Franchise Tax Definition
The franchise tax is not an income tax, rather, it is a tax imposed on corporations based on the capital or net worth of assets they have in a state. Some states in the United States impose the franchise tax on corporations that operate in the domain of the state. Whether the business runs as a franchise or non-franchise, the franchise tax is paid to the state authority for doing business in a particular state.
Franchise tax can also be described as a type of tax that gives a corporation or organization the right to do business in a particular state.
A Little More on What is Franchise Tax
A franchise tax is a government levy charged by some states in the United States. A franchise should not be confused with a tax paid of franchises. It is a type of tax paid by a corporation operating in a particular state, regardless of whether it has branches or is chartered in another state. The states that charge franchise tax in the United States are the following;
Georgia, Alabama, Delaware, Arkansas, Illinois, Pennsylvania, Louisiana, West Virginia, Mississippi, New York, Missouri, North Carolina, Tennessee, Texas, and Oklahoma.
Calculating the Franchise Tax
There are certain tax rules that guide how a franchise tax is calculated in different states. Not all states have the same tax rules, this is why the same company can pay different taxes on the same holding of assets or capital based on the state. In most states, a franchise tax is calculated depending on the capital holding of a business or the net worth of its assets.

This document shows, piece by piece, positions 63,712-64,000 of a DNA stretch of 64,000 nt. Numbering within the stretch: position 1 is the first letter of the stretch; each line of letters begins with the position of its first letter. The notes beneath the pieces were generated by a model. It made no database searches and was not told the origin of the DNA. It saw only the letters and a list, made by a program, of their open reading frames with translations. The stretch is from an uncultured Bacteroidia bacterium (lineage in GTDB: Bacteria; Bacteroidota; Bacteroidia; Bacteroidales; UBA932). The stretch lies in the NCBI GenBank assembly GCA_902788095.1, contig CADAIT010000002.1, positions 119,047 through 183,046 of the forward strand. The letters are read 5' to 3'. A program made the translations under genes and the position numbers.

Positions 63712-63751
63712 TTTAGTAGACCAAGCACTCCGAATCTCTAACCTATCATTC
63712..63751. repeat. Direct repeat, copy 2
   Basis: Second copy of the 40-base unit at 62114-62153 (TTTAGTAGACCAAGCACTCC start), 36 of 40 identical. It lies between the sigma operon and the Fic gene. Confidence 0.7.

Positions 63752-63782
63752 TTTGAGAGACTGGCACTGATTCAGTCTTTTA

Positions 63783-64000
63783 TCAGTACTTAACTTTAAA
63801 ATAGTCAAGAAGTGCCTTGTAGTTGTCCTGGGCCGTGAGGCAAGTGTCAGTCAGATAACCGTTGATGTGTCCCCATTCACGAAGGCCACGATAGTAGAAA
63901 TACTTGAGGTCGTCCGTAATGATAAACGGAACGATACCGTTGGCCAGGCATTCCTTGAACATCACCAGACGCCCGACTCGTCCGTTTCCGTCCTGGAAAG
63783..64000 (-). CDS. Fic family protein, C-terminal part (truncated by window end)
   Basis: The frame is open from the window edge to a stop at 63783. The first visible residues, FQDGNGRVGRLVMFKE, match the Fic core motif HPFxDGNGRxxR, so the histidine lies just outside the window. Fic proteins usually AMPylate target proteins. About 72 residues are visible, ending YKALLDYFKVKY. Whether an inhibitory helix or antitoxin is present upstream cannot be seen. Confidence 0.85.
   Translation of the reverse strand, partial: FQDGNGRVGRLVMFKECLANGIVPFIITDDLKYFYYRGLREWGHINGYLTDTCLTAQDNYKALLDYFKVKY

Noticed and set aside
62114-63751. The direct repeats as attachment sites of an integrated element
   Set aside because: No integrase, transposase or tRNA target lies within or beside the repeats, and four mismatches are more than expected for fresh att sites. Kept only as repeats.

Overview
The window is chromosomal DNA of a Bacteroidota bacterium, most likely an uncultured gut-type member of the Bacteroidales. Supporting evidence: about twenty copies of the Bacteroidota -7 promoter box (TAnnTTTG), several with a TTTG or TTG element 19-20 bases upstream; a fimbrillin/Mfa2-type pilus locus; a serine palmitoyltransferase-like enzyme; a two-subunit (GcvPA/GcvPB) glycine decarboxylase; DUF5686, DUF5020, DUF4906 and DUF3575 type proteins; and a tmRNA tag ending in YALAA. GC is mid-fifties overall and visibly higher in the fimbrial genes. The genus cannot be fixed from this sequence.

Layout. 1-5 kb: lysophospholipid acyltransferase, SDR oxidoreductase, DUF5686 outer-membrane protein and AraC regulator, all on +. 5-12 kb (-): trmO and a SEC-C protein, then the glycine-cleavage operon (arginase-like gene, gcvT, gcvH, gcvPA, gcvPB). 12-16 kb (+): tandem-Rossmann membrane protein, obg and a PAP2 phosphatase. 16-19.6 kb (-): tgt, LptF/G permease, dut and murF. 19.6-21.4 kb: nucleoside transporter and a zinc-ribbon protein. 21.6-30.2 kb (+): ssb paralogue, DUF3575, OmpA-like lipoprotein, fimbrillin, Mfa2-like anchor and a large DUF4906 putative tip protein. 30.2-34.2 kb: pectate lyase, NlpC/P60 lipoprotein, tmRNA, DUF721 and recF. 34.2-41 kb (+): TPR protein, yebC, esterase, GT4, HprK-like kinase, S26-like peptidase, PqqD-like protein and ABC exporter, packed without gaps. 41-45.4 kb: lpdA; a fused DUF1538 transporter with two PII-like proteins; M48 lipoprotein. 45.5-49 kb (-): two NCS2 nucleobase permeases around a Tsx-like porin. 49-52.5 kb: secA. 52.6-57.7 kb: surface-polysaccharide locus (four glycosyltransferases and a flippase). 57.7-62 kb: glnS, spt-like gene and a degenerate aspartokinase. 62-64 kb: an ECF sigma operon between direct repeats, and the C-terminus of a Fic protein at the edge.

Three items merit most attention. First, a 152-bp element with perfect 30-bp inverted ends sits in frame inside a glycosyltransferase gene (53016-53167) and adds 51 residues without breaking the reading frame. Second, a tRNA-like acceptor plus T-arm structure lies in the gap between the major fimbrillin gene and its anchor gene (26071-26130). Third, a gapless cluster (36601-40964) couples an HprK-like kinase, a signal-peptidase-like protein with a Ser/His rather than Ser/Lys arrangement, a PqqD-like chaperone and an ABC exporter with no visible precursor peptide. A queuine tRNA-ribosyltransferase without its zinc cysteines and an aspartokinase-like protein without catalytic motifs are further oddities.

In other states, franchise tax using the company’s paid-in capital or charge a flat fee rate for all companies operating in the state. For example, in California, $800 is the minimum franchise tax, while in the state of Texas, different tax rules are applicable. It is important to know that a franchise tax is not charged based on the sie of the business, instead, tax rules are used.
Franchise Tax vs. Income Tax
Income taxes are different from franchise taxes, while income taxes are charged based on the profits a corporation makes within an accounting period, a franchise tax is a tax levied on a business for operating in a state. Franchise tax also differs from an income tax in the sense that irrespective of whether a business makes a profit in a given year or not, it must pay a franchise tax. Income tax, on the other hand, is paid based on the amount made as profit. In most cases, companies pay both income tax and franchise tax.
Businesses Exempt from Franchise Tax
There are some businesses that are exempt from paying franchise tax, sole proprietorships do not pay franchise tax because they are duly registered with the state in which their business operation is located. Aside from sole proprietorships, general partnerships, unincorporated political committees, real estate mortgage investment conduits and certain trusts are exempt from a franchise tax. All the corporations mentioned here must be exempted under the Internal Revenue Code.